Communication is vital
In any organisation undergoing significant change, communication is key in ensuring the commitment of the workforce to the change. Only if employees understand the planned change and recognise its importance, can they be expected to strive toward its success. In order to broadcast messages of change, corporate communication reaches employees through the usual channels, including speeches, newsletters, the intranet, meetings, or trainings. While employees can learn what the change is about through these channels, it is often not sufficient to secure their buy in and full support. Providing information and sharing expectations is important but it does not necessarily win over hearts and minds.
One important communication channel that is often neglected in change management is the social network within the organisation – the web of informal relationships between employees. Informal relationships such as friendship ties span across organisational structures and hierarchies. While the organisational chart tells us how communication should flow within the organisation, the social network tells us how it actually flows. Even more importantly, through informal ties, such as friendships, employees influence each other’s perceptions and attitudes toward the change. Organisational researchers have long documented how employees’ perceptions and values converge within their social networks. But while many companies have started to discover the social networks of their consumers as an important communication channel, only few pay attention to their own employee networks.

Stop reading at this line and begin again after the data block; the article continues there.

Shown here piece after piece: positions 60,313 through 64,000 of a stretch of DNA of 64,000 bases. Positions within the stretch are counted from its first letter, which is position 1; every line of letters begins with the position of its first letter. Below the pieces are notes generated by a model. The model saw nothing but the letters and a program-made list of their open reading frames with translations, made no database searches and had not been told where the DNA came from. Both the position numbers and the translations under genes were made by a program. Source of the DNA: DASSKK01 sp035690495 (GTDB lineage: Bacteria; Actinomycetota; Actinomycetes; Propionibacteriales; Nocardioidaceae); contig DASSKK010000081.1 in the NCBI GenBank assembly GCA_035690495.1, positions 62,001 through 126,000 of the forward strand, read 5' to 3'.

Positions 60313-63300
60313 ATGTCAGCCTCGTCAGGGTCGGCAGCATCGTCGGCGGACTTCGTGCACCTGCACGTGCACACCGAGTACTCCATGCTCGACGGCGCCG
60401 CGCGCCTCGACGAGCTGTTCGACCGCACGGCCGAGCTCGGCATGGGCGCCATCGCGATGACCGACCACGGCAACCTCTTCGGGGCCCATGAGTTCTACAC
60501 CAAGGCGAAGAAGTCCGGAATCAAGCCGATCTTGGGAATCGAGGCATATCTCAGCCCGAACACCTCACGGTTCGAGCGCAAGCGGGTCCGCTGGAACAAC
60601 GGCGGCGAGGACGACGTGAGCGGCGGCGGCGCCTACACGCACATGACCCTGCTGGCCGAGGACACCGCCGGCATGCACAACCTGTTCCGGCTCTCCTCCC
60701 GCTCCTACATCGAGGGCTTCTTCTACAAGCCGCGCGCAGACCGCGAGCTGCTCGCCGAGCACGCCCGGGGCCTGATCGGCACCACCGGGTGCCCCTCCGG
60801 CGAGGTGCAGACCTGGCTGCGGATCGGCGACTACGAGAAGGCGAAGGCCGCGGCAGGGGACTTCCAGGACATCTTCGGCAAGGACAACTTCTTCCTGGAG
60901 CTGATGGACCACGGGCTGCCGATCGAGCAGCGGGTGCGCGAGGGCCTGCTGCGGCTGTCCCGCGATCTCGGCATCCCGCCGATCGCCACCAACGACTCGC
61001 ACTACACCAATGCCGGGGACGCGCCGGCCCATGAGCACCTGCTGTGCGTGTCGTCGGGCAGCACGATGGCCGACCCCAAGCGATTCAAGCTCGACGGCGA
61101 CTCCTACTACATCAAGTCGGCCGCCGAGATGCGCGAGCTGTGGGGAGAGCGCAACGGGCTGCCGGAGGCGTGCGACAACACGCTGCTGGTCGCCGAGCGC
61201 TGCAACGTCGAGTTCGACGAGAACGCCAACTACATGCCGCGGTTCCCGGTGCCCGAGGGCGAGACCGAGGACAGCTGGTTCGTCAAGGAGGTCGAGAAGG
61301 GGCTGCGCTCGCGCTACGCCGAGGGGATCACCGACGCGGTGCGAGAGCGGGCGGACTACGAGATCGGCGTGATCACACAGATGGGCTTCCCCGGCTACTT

How can change communication be leveraged through employee networks? Techniques of social network analysis (SNA) reveal the specific patterns of communication within units or the overall organisation. Based on the results of the SNA, companies can design specific interventions to leverage the network for the change communication. But even without these advanced techniques, some suggestions can be made: